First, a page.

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Spokane, Washington  Est. May 19, 1883
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News >  Crime/Public Safety

Convicted murderer James Cloud denied new trial in Yakama Reservation mass killing

Mugshots of James Dean Cloud, left, and Donovan Quinn Cloud.  (Courtesy of Yakama Nation)
Mugshots of James Dean Cloud, left, and Donovan Quinn Cloud. (Courtesy of Yakama Nation)
By Phil Ferolito Yakima Herald-Republic

YAKIMA – James Dean Cloud – convicted of several counts of first-degree murder in the 2019 mass killing on the Yakama Reservation – will not get a new trial, a federal judge recently ruled.

After being convicted by a jury, his defense team argued the prosecution failed to prove first-degree murder and sought a partial acquittal and new trial.

Both motions were denied earlier this week.

James Cloud and Donovan Quinn Carter Cloud were blamed for the shooting rampage that left five dead at a Medicine Valley trailer west of White Swan deep within the reservation.

Killed were John Cagle, 59, Michelle Starnes, 51, Catherine Eneas, 49, Thomas Hernandez, 36, and Dennis Overaker, 61, at a trailer in the remote area of Medicine Valley on June 8, 2019.

The Clouds were charged in U.S. District Court in Spokane with murder, attempted murder, kidnapping, carjacking, assault with a deadly weapon and brandishing a firearm with intent to commit bodily injury.

Their trials were scheduled separately with James Cloud’s trial first. On March 9, a jury found James Cloud guilty of four counts of first-degree murder, kidnapping and carjacking in the matter.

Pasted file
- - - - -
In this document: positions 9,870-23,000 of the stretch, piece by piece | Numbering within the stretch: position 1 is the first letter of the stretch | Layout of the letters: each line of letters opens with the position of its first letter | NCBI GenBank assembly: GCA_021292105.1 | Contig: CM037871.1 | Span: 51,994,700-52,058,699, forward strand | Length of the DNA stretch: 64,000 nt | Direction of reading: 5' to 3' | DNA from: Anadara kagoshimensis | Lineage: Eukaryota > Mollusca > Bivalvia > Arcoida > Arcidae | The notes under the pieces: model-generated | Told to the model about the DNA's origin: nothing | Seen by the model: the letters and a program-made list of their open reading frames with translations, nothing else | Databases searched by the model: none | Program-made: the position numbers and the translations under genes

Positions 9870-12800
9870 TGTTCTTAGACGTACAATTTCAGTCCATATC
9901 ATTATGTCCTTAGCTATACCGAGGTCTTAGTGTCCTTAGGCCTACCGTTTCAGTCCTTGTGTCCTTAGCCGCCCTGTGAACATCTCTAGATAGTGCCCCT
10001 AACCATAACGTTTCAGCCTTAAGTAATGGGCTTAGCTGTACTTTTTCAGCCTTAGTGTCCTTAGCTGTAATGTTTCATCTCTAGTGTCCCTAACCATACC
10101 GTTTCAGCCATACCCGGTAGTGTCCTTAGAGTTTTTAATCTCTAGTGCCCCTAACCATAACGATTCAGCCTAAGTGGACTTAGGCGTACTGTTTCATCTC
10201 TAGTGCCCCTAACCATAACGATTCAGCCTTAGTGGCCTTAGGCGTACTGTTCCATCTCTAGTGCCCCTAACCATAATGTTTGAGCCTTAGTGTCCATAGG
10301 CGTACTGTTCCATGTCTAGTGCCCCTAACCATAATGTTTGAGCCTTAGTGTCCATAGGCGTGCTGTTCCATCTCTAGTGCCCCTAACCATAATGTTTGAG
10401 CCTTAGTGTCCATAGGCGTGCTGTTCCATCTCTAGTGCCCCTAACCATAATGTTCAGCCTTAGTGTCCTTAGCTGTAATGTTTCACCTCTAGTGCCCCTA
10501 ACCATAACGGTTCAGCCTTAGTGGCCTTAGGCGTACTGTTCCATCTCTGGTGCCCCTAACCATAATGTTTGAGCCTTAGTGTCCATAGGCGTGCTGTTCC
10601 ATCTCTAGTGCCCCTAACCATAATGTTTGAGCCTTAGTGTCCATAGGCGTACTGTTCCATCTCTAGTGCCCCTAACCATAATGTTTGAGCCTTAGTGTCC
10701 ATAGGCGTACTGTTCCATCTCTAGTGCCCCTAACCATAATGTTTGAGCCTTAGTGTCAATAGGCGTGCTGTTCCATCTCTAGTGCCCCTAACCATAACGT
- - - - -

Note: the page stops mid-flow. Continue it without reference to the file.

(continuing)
Hours later, Donovan Cloud avoided trial by pleading guilty to carjacking and brandishing a firearm while committing a crime. His plea agreement shields him from the murder charges.

James Cloud’s defense team argued that Donovan Cloud and the prosecution’s star witness, Morris Jackson, were the ones behind the shooting and that James Cloud was swept up in the violence that day.

Defense attorneys argued that prosecutors failed to provide the jury adequate evidence for first-degree murder convictions.

On Monday, Judge Justice Stanley A. Bastian disagreed and denied both motions.

“Rather than reviewing the evidence in the light more favorable to the prosecution, the substantial evidence supports the jury’s finding that the government proved the elements of first-degree murder beyond a reasonable doubt,” Bastian wrote in his ruling Monday.

Both Clouds will be sentenced in Yakima on Sept. 27.

James Cloud faces a potential life sentence while Donovan Cloud could be sentenced up to 27 years in prison.

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